Amanda Segel, a former showrunner and executive producer for The Weinstein Company’s television drama “The Mist,” has come forward with allegations of sexual harassment against Bob Weinstein. Segel tells Variety that while she was working on the Spike TV series, Weinstein “repeatedly made romantic overtures to her and asked her to join him for private dinners.”
Moreover, Segel tells the outlet that the harassment began in the summer of 2016 and “continued on and off for about three months until Segel’s lawyer, David Fox of Myman Greenspan, informed TWC executives — including COO David Glasser — that she would leave the show if Bob Weinstein did not stop contacting her on personal matters.”
A representative for Weinstein “denied that he engaged in any inappropriate behavior” in a statement to Variety, adding that “Bob Weinstein had dinner with Ms. Segel in LA in June 2016. He denies any claims that he behaved inappropriately at or after the dinner. It is most unfortunate that any such claim has been made.” A rep for TWC additionally denied the claim that Glasser, still the embattled company’s COO, was ever contacted by Segel’s lawyer.
These new allegations against the younger Weinstein brother come as dozens of women have recently come forward with allegations of sexual harassment and assault against Bob’s older brother and former TWC founder Harvey Weinstein. As Variety notes, “Bob Weinstein has publicly decried his brother’s actions and claimed that he was unaware of the severity of the allegations, which include at least two allegations of rape.”
Segel told the outlet that she “decided to go public with her Bob Weinstein experience in an effort to help raise awareness of the extra burden that women often face and to encourage the industry to put a stop to behavior that has too often been seen as part and parcel of the high-pressure business of producing a TV show.”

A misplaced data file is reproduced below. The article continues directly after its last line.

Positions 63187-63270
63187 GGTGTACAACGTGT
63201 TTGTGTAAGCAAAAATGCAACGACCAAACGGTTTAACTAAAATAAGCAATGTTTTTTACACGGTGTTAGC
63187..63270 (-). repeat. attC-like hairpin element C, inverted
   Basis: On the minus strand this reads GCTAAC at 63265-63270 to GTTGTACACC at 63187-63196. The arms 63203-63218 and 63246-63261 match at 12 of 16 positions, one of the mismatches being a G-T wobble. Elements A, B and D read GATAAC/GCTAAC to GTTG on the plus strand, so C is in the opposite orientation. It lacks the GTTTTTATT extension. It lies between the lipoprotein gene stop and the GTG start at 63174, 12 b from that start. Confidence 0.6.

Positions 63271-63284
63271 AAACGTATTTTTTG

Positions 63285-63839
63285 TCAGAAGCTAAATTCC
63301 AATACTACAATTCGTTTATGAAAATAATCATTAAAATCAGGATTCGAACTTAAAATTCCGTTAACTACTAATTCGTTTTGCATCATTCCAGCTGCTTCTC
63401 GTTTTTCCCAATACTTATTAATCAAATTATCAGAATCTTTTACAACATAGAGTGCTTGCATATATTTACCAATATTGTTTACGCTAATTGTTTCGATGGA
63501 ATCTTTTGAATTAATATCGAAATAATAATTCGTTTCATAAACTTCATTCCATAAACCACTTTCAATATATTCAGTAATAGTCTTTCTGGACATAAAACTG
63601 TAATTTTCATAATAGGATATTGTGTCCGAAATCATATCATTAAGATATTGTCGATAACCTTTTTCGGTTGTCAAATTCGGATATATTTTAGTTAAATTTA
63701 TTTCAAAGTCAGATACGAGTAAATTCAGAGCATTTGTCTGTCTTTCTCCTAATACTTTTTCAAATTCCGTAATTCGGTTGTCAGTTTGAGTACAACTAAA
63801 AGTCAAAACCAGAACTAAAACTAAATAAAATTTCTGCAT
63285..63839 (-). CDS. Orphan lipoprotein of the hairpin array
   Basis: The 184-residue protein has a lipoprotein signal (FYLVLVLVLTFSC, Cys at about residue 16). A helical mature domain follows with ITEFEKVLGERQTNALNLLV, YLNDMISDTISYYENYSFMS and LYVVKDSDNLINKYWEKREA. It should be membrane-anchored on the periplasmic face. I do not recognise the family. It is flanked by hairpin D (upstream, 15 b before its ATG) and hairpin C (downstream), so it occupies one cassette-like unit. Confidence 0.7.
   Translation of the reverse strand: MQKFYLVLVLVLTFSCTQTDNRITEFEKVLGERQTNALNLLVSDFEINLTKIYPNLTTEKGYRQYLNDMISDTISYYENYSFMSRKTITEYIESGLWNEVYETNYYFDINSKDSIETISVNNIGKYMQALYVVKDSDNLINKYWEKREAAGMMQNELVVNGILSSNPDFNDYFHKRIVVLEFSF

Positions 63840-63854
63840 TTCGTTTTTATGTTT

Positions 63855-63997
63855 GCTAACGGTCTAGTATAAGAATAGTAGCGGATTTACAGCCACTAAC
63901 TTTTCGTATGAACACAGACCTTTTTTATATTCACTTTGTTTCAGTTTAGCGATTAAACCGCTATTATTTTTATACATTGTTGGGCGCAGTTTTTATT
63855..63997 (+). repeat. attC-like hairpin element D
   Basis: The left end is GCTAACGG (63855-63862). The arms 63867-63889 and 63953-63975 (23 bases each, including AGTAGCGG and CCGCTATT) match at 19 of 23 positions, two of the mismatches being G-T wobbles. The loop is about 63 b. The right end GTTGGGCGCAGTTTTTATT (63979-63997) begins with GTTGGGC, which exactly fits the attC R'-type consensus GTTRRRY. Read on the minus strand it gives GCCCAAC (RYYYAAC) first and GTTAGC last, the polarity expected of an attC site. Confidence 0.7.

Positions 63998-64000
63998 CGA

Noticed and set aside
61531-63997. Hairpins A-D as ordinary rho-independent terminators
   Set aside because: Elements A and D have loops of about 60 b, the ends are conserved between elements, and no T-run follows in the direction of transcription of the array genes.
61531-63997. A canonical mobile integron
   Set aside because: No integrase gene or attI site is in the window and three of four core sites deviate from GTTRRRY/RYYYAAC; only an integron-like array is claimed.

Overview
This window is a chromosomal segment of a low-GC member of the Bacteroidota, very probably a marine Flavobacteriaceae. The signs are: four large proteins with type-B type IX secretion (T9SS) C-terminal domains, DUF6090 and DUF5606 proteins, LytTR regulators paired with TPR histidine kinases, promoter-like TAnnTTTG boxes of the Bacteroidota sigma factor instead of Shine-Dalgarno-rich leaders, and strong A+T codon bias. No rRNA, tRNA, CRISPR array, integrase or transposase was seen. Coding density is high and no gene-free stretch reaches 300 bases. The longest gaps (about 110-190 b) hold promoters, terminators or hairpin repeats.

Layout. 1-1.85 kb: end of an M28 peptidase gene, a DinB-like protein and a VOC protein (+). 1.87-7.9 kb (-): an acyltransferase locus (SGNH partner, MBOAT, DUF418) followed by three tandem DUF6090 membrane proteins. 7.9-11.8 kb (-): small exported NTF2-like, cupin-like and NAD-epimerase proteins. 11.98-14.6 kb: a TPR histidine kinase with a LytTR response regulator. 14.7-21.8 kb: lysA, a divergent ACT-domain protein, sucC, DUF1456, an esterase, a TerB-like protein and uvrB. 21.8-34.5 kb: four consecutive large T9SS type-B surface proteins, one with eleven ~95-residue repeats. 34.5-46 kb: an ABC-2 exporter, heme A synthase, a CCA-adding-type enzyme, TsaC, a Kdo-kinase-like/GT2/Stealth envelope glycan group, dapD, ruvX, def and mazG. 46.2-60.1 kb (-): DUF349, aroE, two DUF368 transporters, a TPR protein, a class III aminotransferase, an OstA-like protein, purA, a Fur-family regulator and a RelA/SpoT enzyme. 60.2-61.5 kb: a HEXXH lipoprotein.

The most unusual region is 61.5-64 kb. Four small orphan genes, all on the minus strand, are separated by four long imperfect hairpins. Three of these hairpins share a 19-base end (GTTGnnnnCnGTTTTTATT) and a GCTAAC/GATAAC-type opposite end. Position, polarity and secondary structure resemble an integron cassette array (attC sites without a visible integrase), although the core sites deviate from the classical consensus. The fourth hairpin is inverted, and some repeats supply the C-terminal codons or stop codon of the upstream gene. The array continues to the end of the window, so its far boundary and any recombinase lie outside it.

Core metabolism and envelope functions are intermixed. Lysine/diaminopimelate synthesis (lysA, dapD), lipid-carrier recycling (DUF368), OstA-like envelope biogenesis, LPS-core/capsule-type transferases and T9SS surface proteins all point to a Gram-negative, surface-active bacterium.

Segel’s story alleges that the harassment began in the summer of 2016, when Weinstein invited her to dinner. As she explained, she agreed to the meeting because she was eager “to establish a professional relationship with the head of the company behind ‘The Mist.'” Segel claims the the dinner was marked by Weinstein asking her “highly intimate questions” and making “romantic overtures to her.” Later, when she drove him back to the Beverly Hills Hotel where he was staying, Weinstein asked her to come to his room, though Segel declined.
In the following weeks, Segel says Weinstein began barraging her with emails that were not work-related, claiming that “he wanted them to be friends.” Segel adds that, despite telling Weinstein she did not want a romantic relationship, he continued to ask her out, “joking at times that he was her boss and could fire her if she didn’t agree.”
After still more inappropriate behavior — including at least one screaming outburst on a conference call — Segel said she “had her lawyer contact TWC executives with the ultimatum that she would leave the show if Weinstein did not stay away from her. After much back and forth between Segel, her lawyer and TWC executives, an agreement was reached that Segel would continue her work on the show but arrangements were made that she was never to be in the same room as Weinstein or on telephone calls with him, an agreement that was honored by Weinstein.”